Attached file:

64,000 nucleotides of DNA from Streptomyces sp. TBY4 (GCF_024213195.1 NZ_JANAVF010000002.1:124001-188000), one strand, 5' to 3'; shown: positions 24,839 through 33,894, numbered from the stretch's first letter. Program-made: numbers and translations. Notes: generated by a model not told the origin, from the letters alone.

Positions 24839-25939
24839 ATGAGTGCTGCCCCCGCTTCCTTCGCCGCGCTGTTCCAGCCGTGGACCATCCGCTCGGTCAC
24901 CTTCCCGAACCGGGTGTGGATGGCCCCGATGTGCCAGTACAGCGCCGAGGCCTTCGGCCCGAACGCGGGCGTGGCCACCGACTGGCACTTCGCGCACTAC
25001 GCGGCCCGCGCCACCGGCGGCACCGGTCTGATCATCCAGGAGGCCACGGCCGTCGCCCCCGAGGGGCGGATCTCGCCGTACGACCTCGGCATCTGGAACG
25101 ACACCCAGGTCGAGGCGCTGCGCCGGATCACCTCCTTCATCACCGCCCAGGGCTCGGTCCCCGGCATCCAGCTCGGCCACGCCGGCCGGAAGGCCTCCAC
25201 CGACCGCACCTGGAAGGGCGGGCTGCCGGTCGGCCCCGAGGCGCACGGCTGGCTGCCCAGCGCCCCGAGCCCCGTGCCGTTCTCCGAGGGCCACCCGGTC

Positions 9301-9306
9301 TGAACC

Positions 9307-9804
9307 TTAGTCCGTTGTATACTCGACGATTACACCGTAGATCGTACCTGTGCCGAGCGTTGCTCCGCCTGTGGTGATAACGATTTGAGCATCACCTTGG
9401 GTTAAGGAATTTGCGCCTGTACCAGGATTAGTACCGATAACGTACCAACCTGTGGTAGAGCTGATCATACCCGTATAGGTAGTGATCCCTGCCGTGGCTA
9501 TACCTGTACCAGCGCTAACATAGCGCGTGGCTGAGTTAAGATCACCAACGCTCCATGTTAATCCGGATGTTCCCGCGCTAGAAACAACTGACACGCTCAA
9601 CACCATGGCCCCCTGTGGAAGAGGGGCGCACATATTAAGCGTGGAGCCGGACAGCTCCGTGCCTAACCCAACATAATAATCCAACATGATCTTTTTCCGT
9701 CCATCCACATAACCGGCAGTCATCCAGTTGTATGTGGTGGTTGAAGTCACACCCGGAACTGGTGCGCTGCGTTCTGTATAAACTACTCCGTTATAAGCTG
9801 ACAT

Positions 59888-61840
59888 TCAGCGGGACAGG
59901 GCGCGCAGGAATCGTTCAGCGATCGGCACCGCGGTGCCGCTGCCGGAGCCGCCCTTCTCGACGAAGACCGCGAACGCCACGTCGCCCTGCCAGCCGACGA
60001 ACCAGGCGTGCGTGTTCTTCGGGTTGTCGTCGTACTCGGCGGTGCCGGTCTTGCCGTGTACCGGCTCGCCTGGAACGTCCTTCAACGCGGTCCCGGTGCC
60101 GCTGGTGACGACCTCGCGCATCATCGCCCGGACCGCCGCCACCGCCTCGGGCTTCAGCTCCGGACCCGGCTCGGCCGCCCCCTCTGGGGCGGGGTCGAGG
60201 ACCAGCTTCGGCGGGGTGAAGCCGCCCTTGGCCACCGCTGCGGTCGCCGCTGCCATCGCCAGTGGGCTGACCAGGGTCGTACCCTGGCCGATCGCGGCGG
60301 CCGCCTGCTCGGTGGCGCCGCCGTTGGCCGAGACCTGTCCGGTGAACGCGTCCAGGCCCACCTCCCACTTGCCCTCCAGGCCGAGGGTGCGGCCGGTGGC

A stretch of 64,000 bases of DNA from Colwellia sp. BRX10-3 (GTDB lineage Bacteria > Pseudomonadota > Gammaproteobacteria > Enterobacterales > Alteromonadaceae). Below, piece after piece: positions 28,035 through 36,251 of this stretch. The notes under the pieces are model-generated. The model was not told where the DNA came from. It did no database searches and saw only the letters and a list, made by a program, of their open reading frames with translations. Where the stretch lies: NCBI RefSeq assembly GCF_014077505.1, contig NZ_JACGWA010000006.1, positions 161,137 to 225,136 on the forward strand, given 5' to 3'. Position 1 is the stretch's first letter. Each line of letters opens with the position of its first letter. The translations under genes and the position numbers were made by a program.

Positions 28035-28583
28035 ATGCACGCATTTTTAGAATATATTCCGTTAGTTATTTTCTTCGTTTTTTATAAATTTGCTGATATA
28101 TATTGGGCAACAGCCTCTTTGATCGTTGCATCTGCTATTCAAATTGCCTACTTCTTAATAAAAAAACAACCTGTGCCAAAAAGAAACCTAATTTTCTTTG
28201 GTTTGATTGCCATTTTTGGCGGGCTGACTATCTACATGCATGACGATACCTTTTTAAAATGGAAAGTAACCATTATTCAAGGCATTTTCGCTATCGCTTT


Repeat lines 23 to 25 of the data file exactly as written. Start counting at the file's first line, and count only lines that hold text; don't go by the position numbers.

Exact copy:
60301 CCGCCTGCTCGGTGGCGCCGCCGTTGGCCGAGACCTGTCCGGTGAACGCGTCCAGGCCCACCTCCCACTTGCCCTCCAGGCCGAGGGTGCGGCCGGTGGC

A stretch of 64,000 bases of DNA from Colwellia sp. BRX10-3 (GTDB lineage Bacteria > Pseudomonadota > Gammaproteobacteria > Enterobacterales > Alteromonadaceae). Below, piece after piece: positions 28,035 through 36,251 of this stretch. The notes under the pieces are model-generated. The model was not told where the DNA came from. It did no database searches and saw only the letters and a list, made by a program, of their open reading frames with translations. Where the stretch lies: NCBI RefSeq assembly GCF_014077505.1, contig NZ_JACGWA010000006.1, positions 161,137 to 225,136 on the forward strand, given 5' to 3'. Position 1 is the stretch's first letter. Each line of letters opens with the position of its first letter. The translations under genes and the position numbers were made by a program.

Positions 28035-28583